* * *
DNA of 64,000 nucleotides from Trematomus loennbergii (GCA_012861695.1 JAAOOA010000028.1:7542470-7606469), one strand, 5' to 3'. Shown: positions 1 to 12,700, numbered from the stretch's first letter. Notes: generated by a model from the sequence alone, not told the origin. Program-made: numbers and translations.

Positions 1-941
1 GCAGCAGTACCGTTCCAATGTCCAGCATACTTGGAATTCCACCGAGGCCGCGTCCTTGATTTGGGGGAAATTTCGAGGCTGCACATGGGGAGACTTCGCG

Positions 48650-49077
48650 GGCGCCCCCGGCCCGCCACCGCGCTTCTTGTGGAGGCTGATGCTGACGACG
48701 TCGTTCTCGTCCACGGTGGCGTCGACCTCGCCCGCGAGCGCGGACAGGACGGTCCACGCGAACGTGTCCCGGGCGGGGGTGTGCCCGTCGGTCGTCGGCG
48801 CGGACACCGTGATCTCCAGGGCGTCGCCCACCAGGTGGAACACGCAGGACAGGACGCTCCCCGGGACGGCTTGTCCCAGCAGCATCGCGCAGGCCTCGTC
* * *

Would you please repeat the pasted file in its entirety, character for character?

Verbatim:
DNA of 64,000 nucleotides from Trematomus loennbergii (GCA_012861695.1 JAAOOA010000028.1:7542470-7606469), one strand, 5' to 3'. Shown: positions 1 to 12,700, numbered from the stretch's first letter. Notes: generated by a model from the sequence alone, not told the origin. Program-made: numbers and translations.

Positions 1-941
1 GCAGCAGTACCGTTCCAATGTCCAGCATACTTGGAATTCCACCGAGGCCGCGTCCTTGATTTGGGGGAAATTTCGAGGCTGCACATGGGGAGACTTCGCG

Positions 48650-49077
48650 GGCGCCCCCGGCCCGCCACCGCGCTTCTTGTGGAGGCTGATGCTGACGACG
48701 TCGTTCTCGTCCACGGTGGCGTCGACCTCGCCCGCGAGCGCGGACAGGACGGTCCACGCGAACGTGTCCCGGGCGGGGGTGTGCCCGTCGGTCGTCGGCG
48801 CGGACACCGTGATCTCCAGGGCGTCGCCCACCAGGTGGAACACGCAGGACAGGACGCTCCCCGGGACGGCTTGTCCCAGCAGCATCGCGCAGGCCTCGTC